This issue raises a good point…Misrepresenting your credentials matters, even for CEO’s.
Only two months into his tenure as Yahoo’s chief executive, Scott Thompson is at the center of a firestorm. An activist shareholder discovered that the PayPal veteran doesn’t hold the computer science degree that’s been listed in numerous biographies and in securities filings.
Thompson is an exception: not for what the company is referring to as an “inadvertent error,” but for getting caught.
Resume inflation is “common,” said John Challenger, CEO of executive outplacement firm Challenger, Gray & Christmas. “Sometimes people enhance their resume or add a credential, and then they can’t ever get away from it.”
A study conducted in 2009 by payroll and HR outsourcing firm ADP found that 46 percent of reference checks turned up discrepancies. If it seems surprising that nearly half of job applicants fudge their credentials in one way or another, another stat explains why: It’s really easy to get away with it. According to the Society for Human Resource Management, just under half of companies check to see if job applicants have the degrees they claim to hold. An even smaller percentage verifies that job-seekers actually went to the schools they say they attended.
Most of these job-seekers obviously aren’t CEOs, but Thompson isn’t the first chief executive to have a resume that doesn’t match up to the facts. RadioShack CEO David Edmondson resigned in 2006 after the Fort Worth Star-Telegram discovered that he hadn’t earned the two degrees he claimed. Kenneth Lonchar, CFO of Veritas Software, resigned in 2002 after the company found out he didn’t hold the MBA he claimed to have earned.
These executives don’t always leave. When it was discovered in 2002 that Bausch & Lomb CEO Ronald Zarrella hadn’t really gotten an MBA from NYU’s Stern School of Business, he had to give up more than a million dollars in bonus compensation. The longtime company executive got to keep his job, though. Five years later, Zarrella netted nearly $30 million from a private equity takeover of the company.
The irony is that Thompson’s degree didn’t really matter when Yahoo hired him, Challenger said. “No company wants someone who’s been lying on his or her background, but in terms of job searches for executives, companies don’t care much about what they did when they were 22. They care about what they did in the last five or 10 years.”
Yahoo is standing behind Thompson, saying in a statement, “This in no way alters the fact that Mr. Thompson is a highly qualified executive with a successful track record leading large consumer technology companies.”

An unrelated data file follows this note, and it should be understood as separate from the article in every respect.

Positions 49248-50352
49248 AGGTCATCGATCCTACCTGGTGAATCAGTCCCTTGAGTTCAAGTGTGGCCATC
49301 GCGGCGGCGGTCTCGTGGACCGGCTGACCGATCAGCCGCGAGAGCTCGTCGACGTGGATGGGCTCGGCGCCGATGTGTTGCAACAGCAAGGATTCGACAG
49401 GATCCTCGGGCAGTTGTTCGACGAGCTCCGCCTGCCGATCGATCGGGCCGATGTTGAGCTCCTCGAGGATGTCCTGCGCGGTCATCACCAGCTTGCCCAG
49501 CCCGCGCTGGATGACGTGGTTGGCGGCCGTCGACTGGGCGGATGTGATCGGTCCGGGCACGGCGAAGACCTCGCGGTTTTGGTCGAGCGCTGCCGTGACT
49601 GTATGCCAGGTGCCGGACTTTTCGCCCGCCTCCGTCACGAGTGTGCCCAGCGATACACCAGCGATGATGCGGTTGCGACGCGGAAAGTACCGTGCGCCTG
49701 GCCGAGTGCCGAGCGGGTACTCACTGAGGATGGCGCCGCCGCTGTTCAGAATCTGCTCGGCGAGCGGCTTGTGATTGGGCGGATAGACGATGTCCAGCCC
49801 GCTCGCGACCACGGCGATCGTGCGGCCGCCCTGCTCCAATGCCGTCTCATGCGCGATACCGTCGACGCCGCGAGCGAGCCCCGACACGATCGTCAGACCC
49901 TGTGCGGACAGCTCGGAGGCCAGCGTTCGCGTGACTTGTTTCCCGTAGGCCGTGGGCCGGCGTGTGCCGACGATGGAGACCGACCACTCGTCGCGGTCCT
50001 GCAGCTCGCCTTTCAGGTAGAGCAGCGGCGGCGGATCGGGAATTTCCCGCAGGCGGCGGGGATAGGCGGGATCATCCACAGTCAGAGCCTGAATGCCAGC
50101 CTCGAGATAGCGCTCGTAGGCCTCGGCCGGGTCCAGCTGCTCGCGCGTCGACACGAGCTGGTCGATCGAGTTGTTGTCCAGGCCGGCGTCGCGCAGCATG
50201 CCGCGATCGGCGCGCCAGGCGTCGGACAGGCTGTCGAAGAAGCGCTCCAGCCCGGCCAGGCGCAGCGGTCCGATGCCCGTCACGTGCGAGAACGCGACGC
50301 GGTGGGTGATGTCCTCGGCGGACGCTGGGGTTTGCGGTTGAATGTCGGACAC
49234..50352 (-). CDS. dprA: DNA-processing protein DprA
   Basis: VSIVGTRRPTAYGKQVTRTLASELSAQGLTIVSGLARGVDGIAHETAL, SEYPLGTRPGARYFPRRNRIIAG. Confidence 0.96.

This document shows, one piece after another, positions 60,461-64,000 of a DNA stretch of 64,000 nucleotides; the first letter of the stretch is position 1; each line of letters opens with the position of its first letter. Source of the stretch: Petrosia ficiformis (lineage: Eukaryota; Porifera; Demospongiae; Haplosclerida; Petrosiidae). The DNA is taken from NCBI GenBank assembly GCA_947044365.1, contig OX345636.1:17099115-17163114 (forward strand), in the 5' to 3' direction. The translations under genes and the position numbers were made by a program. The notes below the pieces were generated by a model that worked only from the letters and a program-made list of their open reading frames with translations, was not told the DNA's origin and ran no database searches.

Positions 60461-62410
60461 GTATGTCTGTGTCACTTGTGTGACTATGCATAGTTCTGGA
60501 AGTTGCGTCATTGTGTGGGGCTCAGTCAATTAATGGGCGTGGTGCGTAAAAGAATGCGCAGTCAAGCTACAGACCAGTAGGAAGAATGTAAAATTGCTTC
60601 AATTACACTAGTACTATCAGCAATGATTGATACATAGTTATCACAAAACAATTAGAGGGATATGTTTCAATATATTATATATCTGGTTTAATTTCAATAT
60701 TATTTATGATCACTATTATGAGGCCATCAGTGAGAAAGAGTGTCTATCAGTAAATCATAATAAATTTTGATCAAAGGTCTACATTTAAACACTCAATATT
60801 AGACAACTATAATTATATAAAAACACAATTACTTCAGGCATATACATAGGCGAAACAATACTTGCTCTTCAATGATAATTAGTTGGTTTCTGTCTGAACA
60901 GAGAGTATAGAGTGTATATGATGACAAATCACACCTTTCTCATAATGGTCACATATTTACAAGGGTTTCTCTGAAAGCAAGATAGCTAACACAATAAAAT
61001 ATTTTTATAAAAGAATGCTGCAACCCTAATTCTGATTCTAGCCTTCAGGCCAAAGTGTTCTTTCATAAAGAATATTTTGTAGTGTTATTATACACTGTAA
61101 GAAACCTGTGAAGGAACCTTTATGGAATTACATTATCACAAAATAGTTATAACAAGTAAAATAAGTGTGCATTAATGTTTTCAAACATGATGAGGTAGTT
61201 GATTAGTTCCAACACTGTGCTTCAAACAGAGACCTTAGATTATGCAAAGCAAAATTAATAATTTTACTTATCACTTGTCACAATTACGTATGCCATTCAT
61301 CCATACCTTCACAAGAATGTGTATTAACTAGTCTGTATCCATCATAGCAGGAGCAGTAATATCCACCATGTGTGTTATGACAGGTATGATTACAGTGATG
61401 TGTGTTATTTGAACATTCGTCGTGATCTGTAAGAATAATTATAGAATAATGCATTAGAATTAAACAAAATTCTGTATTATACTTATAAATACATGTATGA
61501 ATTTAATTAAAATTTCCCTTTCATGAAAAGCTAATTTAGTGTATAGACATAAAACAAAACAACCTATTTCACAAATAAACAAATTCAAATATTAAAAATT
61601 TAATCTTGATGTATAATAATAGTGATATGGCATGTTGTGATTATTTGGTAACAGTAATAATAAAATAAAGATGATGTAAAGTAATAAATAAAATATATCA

That’s true, but the alleged falsehood could still spell trouble for the struggling Internet company. “To the extent that the CEO misreported his education, such misreporting would raise significant concerns regardless of whether the misreporting could be linked directly linked to underperformance,” said Lucian Bebchuk, director of the program on corporate governance at Harvard Law School. “Misreporting and lack of integrity are detrimental to shareholders’ long-term interests even if the direct link to performance is not observed.”
Hedge fund Third Point LLC, which discovered what it termed the “material inaccuracies” in Thompson’s credentials, sent a letter to Yahoo on Friday calling for the ousting of Thompson along with board member and search committee chair Patti Hart. “Irreparable damage to Yahoo!’s culture will continue every day that the Board allows Mr. Thompson and Ms. Hart to remain at the helm of the Company,” the letter said.
Third Point, which has clashed with Yahoo over its board of directors and has more than $1 billion invested with the company, didn’t mince words. “Mr. Thompson and the Board should make no mistake: this is a big deal.”
Credibility is a huge issue for Yahoo’s CEO Thompson, reports CNBC’s Jon Fortt.
Third Point or any other shareholder would have an uphill battle if they wanted to take their fight from the boardroom to the courtroom, experts said.
“If the shareholders of Yahoo wanted to sue they would have to show either decisions or actions or something he’s done were made because he had a lack of the ability or skills you’d get with a computer degree,” said John Hancock, labor and employment attorney at Butzel Long. “Absent that proof, it would be hard for them to bring a lawsuit.”
Third Point might still get what it wants, though. Thompson maligned his character and embarrassed the company — neither of which Yahoo is in a strong position to counter right now if investor sentiment sours. “With a company that’s kind of fragile, it makes it the company… more vulnerable to the damage of a disclosure like this,” Challenger said. “At a public company, unfortunately, the perception may be reality.”